Lee Page, P-15 #602, Archaeopteryx

Steering with the rudder while under power, the rudder hits the propellor if its put too far to port. Steering with the motor, one is confined to sitting toward the stern within reach of the motor. To solve both problems, I rigged a link from the rudder tiller across to the tiller of our Evinrude, slaving the rudder to the outboard, and visa-versa, so that when I put the boat's tiller over, the motor follows. This results in smooth and responsive steering with the rudder while under power.

I use the same tiller extension I use when under sail, and, because the propellor turns away from the rudder when the helm is pulled up, the prop doesn't hit the rudder when it's kicked up for shoal draft. The rig also permits using the boat hook as an extension of the outboard tiller handle when the rudder is shipped. Different makes of motor will require different solutions for the attachment of the link to the motor. I used a telescoping mop handle ($.50 at a yard sale), cut to the approximate length between the motor handle and the tiller, with a 1/4-inch hole through each end. Attaching the rod to the tiller is easy: drill a 1/4-inch hole through the tiller (top to bottom), place the rod on top the tiller, and secure it with a pin. (I use a trucker's hitch pin.) Behind the twist grip throttle assembly on the motor tiller I secured a 10-inch length of scrap tubing with two large hose clamps over a rubber bushing. Through this tube (top to bottom) I drilled a 1/4-inch hole to which the connecting link attaches with another pin.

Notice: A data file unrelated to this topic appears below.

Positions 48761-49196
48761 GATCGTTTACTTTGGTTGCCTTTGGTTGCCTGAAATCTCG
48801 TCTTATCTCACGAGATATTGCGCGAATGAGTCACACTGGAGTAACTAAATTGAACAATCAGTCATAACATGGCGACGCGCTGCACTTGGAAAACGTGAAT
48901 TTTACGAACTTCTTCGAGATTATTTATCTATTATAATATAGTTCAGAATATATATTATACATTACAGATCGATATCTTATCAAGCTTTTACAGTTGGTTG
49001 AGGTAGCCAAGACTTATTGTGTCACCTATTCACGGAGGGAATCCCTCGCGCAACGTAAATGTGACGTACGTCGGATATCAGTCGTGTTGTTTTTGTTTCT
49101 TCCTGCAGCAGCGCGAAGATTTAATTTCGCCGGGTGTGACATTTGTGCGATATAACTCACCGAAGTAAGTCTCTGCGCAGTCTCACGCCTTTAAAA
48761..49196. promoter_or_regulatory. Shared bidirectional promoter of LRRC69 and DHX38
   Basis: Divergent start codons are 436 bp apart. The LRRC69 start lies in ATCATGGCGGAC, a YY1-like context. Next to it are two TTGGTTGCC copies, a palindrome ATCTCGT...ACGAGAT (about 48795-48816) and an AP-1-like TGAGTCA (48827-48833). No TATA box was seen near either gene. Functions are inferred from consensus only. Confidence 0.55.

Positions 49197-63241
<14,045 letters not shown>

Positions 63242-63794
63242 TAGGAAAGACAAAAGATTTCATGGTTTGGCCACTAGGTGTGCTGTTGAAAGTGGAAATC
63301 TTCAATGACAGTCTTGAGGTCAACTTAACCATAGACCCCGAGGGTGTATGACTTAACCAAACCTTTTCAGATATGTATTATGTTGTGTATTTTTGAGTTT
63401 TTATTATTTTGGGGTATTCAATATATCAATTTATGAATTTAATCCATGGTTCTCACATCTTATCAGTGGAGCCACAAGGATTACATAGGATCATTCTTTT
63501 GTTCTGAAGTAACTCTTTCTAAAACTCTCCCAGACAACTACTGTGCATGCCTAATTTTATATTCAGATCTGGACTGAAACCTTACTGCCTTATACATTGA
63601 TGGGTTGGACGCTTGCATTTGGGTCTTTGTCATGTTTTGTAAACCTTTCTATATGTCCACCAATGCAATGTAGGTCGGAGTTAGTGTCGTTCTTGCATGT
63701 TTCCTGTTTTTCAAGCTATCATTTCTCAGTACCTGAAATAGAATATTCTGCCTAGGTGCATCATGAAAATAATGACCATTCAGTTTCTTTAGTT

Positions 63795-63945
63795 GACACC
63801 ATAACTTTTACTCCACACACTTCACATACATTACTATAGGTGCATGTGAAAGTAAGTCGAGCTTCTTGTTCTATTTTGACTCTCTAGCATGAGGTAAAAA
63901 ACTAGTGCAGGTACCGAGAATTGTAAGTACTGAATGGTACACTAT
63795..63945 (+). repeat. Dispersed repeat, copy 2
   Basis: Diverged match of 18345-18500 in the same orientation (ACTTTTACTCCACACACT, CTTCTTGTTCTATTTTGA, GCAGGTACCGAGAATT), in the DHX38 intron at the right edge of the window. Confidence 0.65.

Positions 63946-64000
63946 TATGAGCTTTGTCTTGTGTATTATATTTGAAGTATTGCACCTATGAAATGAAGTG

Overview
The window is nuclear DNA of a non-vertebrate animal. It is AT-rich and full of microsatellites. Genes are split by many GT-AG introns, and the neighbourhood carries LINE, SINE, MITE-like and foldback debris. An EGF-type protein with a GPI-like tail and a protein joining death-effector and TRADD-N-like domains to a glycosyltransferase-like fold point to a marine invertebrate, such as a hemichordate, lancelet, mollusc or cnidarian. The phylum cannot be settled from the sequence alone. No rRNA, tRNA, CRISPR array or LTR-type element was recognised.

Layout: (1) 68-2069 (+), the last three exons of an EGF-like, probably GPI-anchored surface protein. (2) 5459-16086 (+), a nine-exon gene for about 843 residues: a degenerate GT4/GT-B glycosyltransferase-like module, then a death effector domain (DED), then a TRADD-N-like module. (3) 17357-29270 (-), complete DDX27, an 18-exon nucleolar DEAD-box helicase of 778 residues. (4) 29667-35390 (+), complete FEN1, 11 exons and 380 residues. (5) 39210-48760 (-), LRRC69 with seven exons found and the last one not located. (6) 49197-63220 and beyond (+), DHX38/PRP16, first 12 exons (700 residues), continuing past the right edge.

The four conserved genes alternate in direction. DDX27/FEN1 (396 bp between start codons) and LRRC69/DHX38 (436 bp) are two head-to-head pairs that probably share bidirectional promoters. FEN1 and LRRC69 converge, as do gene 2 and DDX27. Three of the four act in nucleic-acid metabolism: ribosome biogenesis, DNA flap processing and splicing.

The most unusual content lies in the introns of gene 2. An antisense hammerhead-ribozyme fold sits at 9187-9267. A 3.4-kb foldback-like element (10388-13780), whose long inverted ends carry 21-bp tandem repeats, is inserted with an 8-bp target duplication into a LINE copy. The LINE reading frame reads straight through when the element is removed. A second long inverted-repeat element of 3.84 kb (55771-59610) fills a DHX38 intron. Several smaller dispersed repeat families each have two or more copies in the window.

The link can be quickly set up or disengaged. The telescoping rod allows alignment of the rudder with the motor for minimum drag. The motor tiller handle on the Evinrude is so shaped that the small tube on the motor handle angles inboard from the axis of the handle. When the rudder is shipped, I slip my boat hook over that tube so that I can steer using the motor while sitting or standing forward in the cockpit or even up by the mast.

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